4. Most of my friends seem to live in places safely removed from the profound cultural destruction that I see every day. (What do I know, maybe they don't) but I do know what I have seen in my "hills and hollars". I have seen the complete dismantling of an agri-'culture'. It is no accident that my state, Kentucky, voted overwhelmingly for Trump. It's so amusing-- no one asked me during this election what is going on where you live. I have volunteered my opinions on a regular basis on how rural areas have been swept away as if they were unimportant and irrelevant. I live in the belt buckle of the Bible Belt. I live in what is routinely described as DumbFuckIgnorantistan. Yet I love every Tom, Dick and Harry here. These folk who are 'ignorant-shamed' on a daily basis finally got to have their one vote say. The language of fear works when you are already deathly afraid. These people are still people. I live around them. I work with them. Most of the ones I taught in the schools have lit out for the cities because their was no hope here for them. All these ignorant, hillbilly rednecks are Americans as true and good as you and me. We have asked them to fight enough wars that's for sure. If we forget that the preamble to the US Constitution begins with a big fat all-inclusive "WE" then all of us little "i"s are done for.

    These are my peoples. Stop saying it's the end of the world. It ain't. And let me just counterargue this: it didn't happen because of anything Trump did. He can play a room but he is not really a very good Il Duce. It happened because all of the voices that live around me have been silenced or ignored or just plain too humiliated and self-loathing to speak out. And this has happened over a couple of generations. These are the only voices I know of. Other places have other stories. Just listen to Michael Moore in "Trumpland" talk about urban voices who have been silenced. Powerless people seize whatever poor tools they can find. They are driven to it. They want to be part of the whole if we will let them do it in a constructive way: free tuition, broadband access, healthcare, real learning and training (not the utter bullshit we call K-12 in my part of the world). All people want is meaningful and useful lives and families and futures. And that is what their vote for Trump was mostly about. Give me some respect. Continue to dismiss that and we might really have a tidy apocalypse. Have a nice day.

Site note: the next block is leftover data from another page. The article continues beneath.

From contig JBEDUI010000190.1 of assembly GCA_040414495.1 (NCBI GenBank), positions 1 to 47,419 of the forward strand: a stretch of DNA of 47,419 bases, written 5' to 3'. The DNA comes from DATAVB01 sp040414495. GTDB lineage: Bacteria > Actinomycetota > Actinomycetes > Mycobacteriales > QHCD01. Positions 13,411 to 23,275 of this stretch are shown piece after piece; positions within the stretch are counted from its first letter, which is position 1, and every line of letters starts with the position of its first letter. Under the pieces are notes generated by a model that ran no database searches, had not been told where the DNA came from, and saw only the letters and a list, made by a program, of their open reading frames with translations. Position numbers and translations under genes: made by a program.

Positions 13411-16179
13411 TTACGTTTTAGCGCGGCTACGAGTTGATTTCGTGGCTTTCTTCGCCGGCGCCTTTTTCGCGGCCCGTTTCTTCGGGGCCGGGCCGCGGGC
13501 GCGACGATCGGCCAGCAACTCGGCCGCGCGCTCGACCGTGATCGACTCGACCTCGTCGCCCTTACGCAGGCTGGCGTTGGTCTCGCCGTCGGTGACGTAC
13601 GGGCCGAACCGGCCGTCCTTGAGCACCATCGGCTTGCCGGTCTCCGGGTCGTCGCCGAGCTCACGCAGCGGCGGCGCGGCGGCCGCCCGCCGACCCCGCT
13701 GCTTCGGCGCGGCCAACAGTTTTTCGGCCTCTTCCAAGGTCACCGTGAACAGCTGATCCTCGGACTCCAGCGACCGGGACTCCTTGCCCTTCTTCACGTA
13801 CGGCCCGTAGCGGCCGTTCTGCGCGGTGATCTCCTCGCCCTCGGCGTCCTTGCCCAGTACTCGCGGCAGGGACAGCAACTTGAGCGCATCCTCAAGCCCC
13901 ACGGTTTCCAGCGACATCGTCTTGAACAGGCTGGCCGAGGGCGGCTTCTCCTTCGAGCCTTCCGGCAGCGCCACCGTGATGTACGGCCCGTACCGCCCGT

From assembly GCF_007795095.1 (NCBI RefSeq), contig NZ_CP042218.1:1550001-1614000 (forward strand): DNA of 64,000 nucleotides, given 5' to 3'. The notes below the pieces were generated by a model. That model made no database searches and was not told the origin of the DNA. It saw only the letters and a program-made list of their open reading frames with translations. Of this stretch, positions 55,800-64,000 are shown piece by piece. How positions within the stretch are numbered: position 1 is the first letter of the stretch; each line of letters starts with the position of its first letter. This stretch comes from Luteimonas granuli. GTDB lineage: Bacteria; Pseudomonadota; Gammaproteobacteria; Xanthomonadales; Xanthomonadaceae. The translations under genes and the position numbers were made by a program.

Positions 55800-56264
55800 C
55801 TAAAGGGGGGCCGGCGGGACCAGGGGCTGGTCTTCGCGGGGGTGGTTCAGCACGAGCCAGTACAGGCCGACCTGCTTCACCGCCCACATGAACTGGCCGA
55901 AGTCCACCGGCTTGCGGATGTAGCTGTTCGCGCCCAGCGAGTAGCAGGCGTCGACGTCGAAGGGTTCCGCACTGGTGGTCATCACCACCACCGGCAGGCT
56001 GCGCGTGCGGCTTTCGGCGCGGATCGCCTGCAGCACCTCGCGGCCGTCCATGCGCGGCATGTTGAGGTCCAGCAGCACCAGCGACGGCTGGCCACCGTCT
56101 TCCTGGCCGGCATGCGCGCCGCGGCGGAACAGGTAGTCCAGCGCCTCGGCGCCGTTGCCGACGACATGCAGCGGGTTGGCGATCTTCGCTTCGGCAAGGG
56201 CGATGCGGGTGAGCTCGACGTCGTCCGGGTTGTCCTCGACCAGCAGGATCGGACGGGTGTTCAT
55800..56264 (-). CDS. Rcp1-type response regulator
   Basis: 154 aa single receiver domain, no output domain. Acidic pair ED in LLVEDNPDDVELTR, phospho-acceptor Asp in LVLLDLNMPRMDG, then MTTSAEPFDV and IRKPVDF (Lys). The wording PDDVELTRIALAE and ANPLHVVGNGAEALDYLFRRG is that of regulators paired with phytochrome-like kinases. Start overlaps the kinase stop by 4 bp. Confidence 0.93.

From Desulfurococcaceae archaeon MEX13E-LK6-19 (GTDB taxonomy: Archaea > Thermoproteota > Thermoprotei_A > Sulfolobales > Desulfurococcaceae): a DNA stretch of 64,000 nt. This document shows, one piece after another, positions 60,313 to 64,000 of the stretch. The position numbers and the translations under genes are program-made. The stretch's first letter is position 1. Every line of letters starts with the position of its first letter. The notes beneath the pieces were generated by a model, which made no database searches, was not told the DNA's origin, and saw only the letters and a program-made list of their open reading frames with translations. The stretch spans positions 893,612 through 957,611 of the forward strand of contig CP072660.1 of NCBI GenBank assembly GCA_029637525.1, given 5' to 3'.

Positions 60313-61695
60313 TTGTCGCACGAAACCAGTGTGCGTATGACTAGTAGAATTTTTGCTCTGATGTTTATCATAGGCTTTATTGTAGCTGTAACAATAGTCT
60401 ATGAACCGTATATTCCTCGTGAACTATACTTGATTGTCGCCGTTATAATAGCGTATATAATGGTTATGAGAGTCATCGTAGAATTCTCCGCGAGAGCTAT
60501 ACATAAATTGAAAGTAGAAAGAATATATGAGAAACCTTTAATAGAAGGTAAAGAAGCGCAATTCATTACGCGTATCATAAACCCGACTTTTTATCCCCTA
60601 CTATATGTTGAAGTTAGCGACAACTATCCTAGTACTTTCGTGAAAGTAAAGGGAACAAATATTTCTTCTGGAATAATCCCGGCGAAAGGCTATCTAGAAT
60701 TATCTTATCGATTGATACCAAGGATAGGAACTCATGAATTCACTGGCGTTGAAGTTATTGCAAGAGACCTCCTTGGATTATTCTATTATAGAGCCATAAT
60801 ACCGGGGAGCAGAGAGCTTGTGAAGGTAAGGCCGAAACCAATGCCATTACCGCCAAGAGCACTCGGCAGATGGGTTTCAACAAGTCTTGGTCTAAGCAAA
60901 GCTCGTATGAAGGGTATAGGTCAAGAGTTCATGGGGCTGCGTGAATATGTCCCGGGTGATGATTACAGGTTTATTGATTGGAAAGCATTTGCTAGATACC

5. Thanks Terry for your voice here. Thank you for being witness for those whose world has already been ended by years of neglect. By choosing the title, I was echoing the one chosen by Mark. We need to peep under the headlines, listen and understand. TRUMP is in part riding on the rural apocalypse you describe. Similar stories are unraveling in France. The story viewed from a French context is both scary and largely incomprehensible. Once elected the question will be whether those voices will be respected and stuff done.

    I fear not.

    What we do need to do is to listen, to respect and to listen. It is very difficult to go beyond expressions of fear and anger.

    Have a nice day too.

    1. The TITLE chosen by Maël - bloody auto-correct.

    2. I understand. I have followed the story of agriculural, hell, of community apocalypse in places like Portugal and Spain. You can buy entire villages some places because no one lives there any more. I am not saying things won't get worse here. Perhaps apocalyptic. I will keep you apprised here. I will tell you this from an experience yesterday. I had taken a load of wool to a nearby town. Had breakfast and was listening to people happily discussing Trump's victory. Giddily. Here is one conversation

      "Can you tell me what a 'basket of deplorables' is?"
      "Hon, that's you and me"
      "What do you mean?"
      "That's what Clinton called all of us Trump supporters."
      "Well, that is hateful if you ask me."
      "That's alright, hon, she got hers."
      "Did you vote?"
      "Yeah, I voted. Me and all my deplorable friends."

      A basket of deplorables. Yep. That's what we are here in Dumbfuckistan. These sweet stupid country bumpkins were taught what deplorable meant and when they found out what it meant, they voted.

    3. Hiya Terry

      It's very similar to the response here to the Brexit voters (and I was guilty of it myself at the beginning). Folk ain't stupid, on the whole, they are faced with a world fucked up by capitalism and few real options.

  6. Thank you sir to share your opinion and ours about world problems, I think people need to know what happen really and ask himself good questions. Because we have not the true informations about what happen around the world the only reason of that is all the media are corrupted by the governments.
    I don't know if you already listen to talk about Thomas Sankara ? he was the president of Burkina-Faso (country located in west africa) I'm just going to share with an documentary about him and you will make your own opinion about the neo-colonization

    sorry the documentary is on french but it's subtitle in english!

  7. Thank you Abba for sharing your voice here. It is so important that we take time to listen, and to be curious enough to question our own "certainties". I am continuously unlearning and then learning when working with people from so many different contexts.

    Thank you very much for the documentary and for your part in my continuing education.